wintertree - on 14 May 2013
In reply to Mark Torrance:

> For us, it's an ethical no-brainer. Small annual savings aside (about £80 a year for us) why would you not want to do this?

Because I'd rather pay 3x as much premium for an all nuclear energy source from a forwards looking, well managed and regulated nuclear industry and know that I am putting my money towards a power source that can actually liberate us 100% from fossil fuels in a way that is actually sustainable for the long term.
cb294 - on 14 May 2013
In reply to wintertree:

This is a huge piece of contention between my wife and me.

She is dead set against nuclear power, one of her main arguments being that allowing a base of nuclear power production lessens the pressure to convert to renewable energy sources quickly. In addition, the "forwards looking, well managed and regulated nuclear industry" you describe simply doesn´t exist. No single country with nuclear power plants has sorted its nuclear waste problem, and gradually dumping it into the Irish Sea simply does not count.

In contrast, I think that rising CO2 levels are the much more immediate risk to our welfare than the dangers of continuing with nuclear power generation for a while. I would strongly prefer running our nuclear power plants for another 50 years or so as a transition technology, while at the same time phasing out all coal power plants. We will have to deal with a load of nuclear waste anyway, and I doubt that scaling up whatever solution will eventually be picked by a factor of three or four will prevent finding such a solution in the first place.

However, it would be important to confiscate a large amount of the profits made from the largely written off nuclear power plants for investment in the development of renewable energy infrastructure and nuclear waste disposal.

IIRC it was recently estimated that more people are expected to die from the effects of increased coal based power generation after Fukushima than from the radioactive contamination (couldn´t find the source, but will look again later).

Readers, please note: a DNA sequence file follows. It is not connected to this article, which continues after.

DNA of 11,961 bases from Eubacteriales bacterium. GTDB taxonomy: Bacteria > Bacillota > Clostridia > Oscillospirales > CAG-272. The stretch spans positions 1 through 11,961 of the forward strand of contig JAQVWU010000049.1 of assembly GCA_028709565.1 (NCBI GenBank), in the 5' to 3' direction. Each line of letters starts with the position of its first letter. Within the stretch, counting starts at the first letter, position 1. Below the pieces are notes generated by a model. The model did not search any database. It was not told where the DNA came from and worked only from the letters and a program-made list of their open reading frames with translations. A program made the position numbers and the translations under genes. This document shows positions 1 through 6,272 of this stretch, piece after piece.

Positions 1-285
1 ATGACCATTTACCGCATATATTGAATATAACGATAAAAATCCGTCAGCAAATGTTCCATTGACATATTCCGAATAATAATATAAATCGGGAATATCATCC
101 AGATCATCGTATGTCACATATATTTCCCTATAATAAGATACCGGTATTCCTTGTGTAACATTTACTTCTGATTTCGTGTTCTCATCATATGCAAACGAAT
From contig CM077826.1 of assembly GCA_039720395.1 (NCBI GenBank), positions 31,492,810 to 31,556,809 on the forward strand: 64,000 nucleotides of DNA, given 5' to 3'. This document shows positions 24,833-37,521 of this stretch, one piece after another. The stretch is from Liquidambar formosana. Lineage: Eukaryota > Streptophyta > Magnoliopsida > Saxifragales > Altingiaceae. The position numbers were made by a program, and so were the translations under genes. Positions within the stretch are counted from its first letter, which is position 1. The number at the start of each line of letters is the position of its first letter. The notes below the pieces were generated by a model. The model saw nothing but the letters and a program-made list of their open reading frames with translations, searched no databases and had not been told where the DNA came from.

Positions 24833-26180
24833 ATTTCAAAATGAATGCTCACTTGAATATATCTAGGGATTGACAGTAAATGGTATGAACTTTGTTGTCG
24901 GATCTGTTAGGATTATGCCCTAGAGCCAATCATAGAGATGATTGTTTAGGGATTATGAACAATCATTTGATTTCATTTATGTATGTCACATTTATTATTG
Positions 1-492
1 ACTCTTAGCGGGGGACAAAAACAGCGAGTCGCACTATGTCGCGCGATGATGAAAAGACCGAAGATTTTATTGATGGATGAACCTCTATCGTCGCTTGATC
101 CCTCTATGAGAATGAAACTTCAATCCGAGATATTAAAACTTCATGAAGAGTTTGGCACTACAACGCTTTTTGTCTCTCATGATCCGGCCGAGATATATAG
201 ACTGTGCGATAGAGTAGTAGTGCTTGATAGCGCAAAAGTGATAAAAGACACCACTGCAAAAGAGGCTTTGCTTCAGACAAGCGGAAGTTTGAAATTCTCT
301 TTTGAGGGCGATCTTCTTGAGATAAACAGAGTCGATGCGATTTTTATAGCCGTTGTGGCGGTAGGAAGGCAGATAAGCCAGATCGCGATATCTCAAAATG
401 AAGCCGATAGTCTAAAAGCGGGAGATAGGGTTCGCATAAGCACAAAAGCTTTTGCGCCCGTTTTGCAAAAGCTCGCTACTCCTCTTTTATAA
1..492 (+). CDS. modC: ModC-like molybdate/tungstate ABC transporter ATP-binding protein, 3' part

CB
EeeByGum - on 14 May 2013
In reply to tony:

> Except that we know about climate change, and we know what to do about it. But we choose not to do anything meaningful.

I disagree. We know about climate change yes, but actually, we don't know what to do about it. The theoretical answer is that we should turn everything off and stay at home eating home grown lettuce, but that answer sadly forgets to take account of reality.
Eric9Points - on 14 May 2013
In reply to EeeByGum:
> (In reply to tony)
>
> [...]
>
> The theoretical answer is that we should turn everything off and stay at home eating home grown lettuce, but that answer sadly forgets to take account of reality.

You don't really mean that do you?

wintertree - on 14 May 2013
In reply to cb294:

That's a nice summary of the nuclear debate in a family sized nutshell!

My take is that there is no fundamental reason why nuclear fission should be as bad (technologically, politically and financially) as it has been, and that with 60 years of progress since the first piles were built, there is no reason it has to suck so much in the future. Look at the transformation of space launch costs under Elon Musk and SpaceX - 10% of the cost of previous government efforts through sensible management and adoption of new technologies, without sacrificing safety. If only someone would apply the same approach to fission - I see many parallels to rocketry, e.g. cost, size, danger, large quantities of energy involved, improving fundamentally old-school technology through incremental improvements in instrumentation and materials technology.

Nuclear fissions is the safest of all current energy generation schemes by any metric other an the court of public opinion - even accounting for past insanities such as the soviet approach of building an "explode now" button and pressing it at Chernobyl. Apparently this includes wind which I guess kills people in assembly, installation and servicing.

Transmutation of nuclear waste is something we know how to do, but for now the political and financial capital is lacking. It is also something that is highly containable and without wide ranging side effects and consequences, unlike concerns over both CO2 and geoengineering, both of which are potential pandoras boxes of the highest magnitude, but really nobody actually knows as the models are lacking so much as to render them highly speculative.